The shield and Targetwarrior can interact with Contactshot in numerous ways when he's a robot. The Targetmaster has a large red barrel part that can come off, leaving a thinner one underneath, meaning the red barrel can be attached to the blue shield, making that a weapon also. The shield can be mounted on the arm facing forwards or backwards, and also clipped onto the windshield on his back for storage. Weapon grip is excellent, utilising the very good tab and rail system seen on Cupola and Ironwill etc.

Being a MakeToys product, you can almost guarantee a great in-hand experience, but Contactshot excels as a toy and an action figure. Posability is absolutely terrific, with everything you want in abundance. Swivels everywhere, two-way ankle-articulation, a full range of head movement, freedom in the arms and shoulders and a quality waist swivel. Those gorgeous shoulders of his can be raised up, exactly how I used to do with Binaltech Overdrive. The two have a lot of similarities in appearance, actually.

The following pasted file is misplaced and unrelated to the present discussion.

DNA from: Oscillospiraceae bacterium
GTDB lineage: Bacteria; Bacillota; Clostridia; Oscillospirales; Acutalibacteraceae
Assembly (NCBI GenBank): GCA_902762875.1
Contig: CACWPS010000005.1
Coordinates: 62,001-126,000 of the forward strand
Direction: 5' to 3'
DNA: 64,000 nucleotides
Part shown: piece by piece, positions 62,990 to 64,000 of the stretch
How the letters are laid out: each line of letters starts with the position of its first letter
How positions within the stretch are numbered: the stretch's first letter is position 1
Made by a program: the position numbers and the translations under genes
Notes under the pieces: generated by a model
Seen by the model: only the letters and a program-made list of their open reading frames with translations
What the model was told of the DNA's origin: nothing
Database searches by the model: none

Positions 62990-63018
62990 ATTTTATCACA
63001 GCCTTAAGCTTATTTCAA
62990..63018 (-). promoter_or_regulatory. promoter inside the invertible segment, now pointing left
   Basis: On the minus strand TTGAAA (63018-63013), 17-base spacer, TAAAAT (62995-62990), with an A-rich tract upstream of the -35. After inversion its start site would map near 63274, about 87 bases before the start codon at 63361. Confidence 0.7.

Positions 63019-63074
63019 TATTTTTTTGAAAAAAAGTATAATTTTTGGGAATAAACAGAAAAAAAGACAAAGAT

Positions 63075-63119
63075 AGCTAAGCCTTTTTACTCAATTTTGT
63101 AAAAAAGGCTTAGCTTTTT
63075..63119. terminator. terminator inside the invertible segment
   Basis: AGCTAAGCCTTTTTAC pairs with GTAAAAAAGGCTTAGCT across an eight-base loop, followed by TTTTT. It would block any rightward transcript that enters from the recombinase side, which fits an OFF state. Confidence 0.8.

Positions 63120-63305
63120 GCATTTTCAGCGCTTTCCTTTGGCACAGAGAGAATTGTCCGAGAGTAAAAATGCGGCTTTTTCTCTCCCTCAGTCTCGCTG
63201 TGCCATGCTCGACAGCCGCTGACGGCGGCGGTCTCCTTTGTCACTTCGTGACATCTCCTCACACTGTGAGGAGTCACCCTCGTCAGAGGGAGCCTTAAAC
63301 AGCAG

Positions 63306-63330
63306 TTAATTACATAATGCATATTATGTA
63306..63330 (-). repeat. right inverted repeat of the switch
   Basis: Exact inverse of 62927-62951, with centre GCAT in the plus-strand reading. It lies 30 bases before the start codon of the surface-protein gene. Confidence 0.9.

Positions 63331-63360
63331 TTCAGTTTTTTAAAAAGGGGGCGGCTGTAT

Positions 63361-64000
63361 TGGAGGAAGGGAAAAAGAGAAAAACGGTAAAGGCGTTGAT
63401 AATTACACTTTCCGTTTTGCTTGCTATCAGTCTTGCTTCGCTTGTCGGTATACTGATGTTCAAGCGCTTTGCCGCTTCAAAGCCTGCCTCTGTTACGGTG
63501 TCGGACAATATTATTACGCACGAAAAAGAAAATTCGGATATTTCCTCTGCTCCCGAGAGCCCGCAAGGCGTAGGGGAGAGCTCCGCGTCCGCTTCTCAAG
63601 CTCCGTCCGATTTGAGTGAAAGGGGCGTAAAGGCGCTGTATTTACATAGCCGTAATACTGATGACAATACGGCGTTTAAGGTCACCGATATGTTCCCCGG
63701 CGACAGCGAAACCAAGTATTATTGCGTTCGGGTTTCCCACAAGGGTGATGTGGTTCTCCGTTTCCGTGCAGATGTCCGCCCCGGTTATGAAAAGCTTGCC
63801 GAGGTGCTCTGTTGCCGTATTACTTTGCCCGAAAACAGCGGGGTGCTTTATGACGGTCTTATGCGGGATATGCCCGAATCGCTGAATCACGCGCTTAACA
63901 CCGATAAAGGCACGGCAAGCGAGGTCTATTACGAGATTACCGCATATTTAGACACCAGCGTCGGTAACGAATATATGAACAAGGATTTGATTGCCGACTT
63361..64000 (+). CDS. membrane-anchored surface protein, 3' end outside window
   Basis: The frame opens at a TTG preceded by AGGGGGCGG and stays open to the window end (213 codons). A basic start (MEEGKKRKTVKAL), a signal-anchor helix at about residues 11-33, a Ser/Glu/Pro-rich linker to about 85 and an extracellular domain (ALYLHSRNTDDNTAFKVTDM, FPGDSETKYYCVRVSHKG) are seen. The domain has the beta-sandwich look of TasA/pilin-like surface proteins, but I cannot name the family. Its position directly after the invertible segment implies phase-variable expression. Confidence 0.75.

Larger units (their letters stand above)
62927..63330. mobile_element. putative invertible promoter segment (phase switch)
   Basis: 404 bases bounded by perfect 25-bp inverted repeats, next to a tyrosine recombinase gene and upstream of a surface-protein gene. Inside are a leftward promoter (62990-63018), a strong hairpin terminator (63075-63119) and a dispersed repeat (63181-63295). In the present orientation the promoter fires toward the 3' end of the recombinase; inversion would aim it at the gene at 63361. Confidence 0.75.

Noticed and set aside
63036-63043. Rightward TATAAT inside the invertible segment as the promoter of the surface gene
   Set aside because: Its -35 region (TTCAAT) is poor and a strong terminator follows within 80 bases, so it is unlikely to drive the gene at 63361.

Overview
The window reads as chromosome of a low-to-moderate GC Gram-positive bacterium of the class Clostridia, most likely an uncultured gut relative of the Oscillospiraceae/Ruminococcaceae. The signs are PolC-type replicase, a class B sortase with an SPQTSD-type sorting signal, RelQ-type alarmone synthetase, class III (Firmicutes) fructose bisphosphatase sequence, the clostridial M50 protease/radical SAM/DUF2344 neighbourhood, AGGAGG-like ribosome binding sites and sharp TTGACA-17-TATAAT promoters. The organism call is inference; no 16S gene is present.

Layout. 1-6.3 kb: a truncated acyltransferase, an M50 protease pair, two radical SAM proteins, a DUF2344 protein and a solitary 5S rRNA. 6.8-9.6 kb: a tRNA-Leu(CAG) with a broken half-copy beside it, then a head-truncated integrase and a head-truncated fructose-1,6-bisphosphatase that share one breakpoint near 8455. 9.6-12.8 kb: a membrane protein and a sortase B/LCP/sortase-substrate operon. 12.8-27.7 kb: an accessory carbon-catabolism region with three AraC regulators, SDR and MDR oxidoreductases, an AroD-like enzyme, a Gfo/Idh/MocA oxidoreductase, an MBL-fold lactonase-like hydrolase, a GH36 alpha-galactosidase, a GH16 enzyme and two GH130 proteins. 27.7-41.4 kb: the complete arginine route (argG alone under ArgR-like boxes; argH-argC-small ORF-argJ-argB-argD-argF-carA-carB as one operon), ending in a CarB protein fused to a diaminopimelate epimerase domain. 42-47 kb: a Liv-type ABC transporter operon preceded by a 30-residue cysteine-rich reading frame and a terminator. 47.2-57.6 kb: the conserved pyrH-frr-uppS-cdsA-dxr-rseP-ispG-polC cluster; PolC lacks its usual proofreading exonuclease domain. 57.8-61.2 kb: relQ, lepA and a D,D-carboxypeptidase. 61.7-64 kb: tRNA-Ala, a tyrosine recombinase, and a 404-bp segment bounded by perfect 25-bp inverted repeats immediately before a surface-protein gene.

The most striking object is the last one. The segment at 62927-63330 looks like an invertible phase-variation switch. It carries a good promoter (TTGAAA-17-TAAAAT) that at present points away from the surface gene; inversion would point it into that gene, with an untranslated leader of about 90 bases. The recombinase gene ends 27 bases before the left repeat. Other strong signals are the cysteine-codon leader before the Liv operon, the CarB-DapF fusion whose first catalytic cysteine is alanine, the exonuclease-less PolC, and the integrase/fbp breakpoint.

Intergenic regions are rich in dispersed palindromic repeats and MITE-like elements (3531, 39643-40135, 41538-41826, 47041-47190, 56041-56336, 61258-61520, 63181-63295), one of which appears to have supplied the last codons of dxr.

He's one of those bots that only stops giving when your imagination does. There's great stability in his dynamism as well, meaning all my favourite stances and poses are effortlessly achieved. Solid as a rock with some tasty lower body ratchets to make handling a real pleasure. Once you start allying posability of this magnitude to breathtaking looks, throw in a pinch of vintage attachment and preferred scale, the makings of an all-time great start coming together. One drawback that collectors have identified is that the Targetmaster cannot be mounted at the end of his wrist as in the Headmasters cartoon. Remember, for the Headmasters show in Japan, these were not binary bonded Cybertronians and Nebulans. They were in fact from the planet Master, the big robot being a 'Transtector' controlled by the 'Master figure.